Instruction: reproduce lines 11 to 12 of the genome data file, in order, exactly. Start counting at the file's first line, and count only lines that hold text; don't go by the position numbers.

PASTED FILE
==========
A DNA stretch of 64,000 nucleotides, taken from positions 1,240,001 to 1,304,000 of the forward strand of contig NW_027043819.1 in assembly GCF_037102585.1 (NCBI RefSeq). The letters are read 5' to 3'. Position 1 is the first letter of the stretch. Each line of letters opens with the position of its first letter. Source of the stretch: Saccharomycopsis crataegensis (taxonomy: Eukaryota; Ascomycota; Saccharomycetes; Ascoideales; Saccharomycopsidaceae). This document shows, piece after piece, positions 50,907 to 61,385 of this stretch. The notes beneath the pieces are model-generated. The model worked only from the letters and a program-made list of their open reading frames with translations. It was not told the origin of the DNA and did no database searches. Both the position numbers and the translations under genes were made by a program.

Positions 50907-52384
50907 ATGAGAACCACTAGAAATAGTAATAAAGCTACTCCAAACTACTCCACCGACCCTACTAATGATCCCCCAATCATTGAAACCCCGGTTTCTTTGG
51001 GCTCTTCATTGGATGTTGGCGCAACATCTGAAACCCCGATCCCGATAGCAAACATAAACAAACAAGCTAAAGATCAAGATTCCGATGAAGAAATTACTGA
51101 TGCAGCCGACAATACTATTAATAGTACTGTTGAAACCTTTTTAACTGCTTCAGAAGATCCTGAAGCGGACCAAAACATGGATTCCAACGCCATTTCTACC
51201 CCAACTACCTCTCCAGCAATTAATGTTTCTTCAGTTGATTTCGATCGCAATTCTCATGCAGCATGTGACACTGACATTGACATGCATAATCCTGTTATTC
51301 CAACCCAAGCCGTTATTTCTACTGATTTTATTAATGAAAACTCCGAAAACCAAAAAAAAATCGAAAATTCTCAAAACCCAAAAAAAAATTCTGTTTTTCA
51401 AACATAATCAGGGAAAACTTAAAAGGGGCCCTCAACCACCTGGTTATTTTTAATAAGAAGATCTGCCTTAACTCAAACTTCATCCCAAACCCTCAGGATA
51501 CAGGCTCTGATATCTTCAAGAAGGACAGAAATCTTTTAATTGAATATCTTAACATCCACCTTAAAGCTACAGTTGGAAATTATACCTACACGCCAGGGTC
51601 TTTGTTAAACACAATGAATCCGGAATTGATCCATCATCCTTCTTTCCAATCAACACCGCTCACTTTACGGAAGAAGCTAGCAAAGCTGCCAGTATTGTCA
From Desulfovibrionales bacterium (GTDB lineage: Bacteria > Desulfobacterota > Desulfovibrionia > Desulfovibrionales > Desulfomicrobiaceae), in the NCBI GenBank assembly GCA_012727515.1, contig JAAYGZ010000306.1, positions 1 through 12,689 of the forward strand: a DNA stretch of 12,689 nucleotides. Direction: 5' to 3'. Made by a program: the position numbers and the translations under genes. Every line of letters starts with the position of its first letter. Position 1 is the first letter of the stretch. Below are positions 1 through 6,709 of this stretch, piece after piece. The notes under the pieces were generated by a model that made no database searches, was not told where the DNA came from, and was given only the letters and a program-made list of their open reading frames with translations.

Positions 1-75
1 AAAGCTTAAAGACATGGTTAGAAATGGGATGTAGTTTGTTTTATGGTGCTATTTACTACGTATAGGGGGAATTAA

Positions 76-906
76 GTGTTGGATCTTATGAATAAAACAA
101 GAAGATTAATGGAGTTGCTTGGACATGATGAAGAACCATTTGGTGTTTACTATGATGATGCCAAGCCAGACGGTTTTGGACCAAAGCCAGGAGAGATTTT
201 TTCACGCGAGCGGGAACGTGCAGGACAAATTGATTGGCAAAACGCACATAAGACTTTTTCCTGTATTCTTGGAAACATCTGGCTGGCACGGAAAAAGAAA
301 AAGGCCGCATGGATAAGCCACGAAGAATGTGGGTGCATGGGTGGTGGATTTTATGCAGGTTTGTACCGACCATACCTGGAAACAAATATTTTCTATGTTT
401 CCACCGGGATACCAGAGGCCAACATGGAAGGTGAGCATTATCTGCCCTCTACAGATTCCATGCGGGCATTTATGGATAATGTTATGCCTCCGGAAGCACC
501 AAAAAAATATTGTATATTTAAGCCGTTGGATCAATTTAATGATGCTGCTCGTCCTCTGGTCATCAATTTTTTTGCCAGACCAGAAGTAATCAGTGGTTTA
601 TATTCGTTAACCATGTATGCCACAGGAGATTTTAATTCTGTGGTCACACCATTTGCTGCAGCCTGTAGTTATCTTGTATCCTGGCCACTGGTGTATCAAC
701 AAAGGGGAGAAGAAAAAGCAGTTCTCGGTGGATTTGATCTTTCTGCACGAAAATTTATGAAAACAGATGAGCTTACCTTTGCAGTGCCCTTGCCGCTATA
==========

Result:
From Desulfovibrionales bacterium (GTDB lineage: Bacteria > Desulfobacterota > Desulfovibrionia > Desulfovibrionales > Desulfomicrobiaceae), in the NCBI GenBank assembly GCA_012727515.1, contig JAAYGZ010000306.1, positions 1 through 12,689 of the forward strand: a DNA stretch of 12,689 nucleotides. Direction: 5' to 3'. Made by a program: the position numbers and the translations under genes. Every line of letters starts with the position of its first letter. Position 1 is the first letter of the stretch. Below are positions 1 through 6,709 of this stretch, piece after piece. The notes under the pieces were generated by a model that made no database searches, was not told where the DNA came from, and was given only the letters and a program-made list of their open reading frames with translations.

Positions 1-75